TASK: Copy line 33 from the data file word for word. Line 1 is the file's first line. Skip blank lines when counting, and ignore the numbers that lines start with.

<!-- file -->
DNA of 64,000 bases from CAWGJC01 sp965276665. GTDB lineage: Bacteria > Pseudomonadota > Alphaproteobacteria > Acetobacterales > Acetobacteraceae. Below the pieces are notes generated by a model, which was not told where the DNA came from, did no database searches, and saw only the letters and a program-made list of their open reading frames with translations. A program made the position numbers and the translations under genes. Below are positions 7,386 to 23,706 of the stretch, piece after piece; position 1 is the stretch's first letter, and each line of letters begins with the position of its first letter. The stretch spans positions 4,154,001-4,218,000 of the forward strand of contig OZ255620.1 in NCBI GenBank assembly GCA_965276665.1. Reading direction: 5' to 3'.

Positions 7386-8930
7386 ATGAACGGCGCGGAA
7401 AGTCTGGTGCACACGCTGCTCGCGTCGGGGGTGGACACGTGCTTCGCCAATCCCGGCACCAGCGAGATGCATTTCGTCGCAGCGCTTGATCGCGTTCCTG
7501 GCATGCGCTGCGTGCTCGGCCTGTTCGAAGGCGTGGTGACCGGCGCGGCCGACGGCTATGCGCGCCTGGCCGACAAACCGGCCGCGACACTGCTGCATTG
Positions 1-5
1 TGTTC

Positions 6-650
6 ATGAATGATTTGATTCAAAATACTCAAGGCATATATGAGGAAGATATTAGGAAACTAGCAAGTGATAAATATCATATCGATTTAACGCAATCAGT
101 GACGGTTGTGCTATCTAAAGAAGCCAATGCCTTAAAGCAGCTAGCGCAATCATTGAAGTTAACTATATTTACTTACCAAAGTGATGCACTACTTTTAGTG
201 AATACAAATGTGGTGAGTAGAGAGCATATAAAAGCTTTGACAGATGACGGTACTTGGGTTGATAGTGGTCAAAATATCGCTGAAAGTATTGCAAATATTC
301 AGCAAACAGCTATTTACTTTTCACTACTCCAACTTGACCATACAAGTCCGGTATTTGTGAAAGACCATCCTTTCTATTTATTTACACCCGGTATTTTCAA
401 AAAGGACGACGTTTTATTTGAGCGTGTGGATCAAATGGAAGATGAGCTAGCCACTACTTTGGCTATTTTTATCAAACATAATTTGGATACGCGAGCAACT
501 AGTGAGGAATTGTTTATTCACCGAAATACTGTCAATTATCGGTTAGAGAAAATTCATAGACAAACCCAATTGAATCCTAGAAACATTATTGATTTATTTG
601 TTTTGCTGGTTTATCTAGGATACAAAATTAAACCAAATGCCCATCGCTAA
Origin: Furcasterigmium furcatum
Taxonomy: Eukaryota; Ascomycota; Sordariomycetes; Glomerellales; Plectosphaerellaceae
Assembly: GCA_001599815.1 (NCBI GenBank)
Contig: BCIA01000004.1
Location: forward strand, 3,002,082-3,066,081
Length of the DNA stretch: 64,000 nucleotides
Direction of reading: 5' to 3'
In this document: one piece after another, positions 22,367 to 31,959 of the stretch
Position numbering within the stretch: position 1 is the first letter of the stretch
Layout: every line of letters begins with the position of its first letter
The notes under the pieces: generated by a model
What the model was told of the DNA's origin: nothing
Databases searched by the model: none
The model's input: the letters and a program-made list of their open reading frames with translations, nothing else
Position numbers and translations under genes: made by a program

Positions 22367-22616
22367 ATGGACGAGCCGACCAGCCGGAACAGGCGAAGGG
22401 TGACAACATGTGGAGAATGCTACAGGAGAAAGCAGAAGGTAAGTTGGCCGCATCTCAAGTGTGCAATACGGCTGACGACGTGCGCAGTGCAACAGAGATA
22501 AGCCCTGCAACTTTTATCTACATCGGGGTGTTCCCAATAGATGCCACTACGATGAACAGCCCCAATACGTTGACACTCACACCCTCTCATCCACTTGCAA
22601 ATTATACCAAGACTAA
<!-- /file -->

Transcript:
22401 TGACAACATGTGGAGAATGCTACAGGAGAAAGCAGAAGGTAAGTTGGCCGCATCTCAAGTGTGCAATACGGCTGACGACGTGCGCAGTGCAACAGAGATA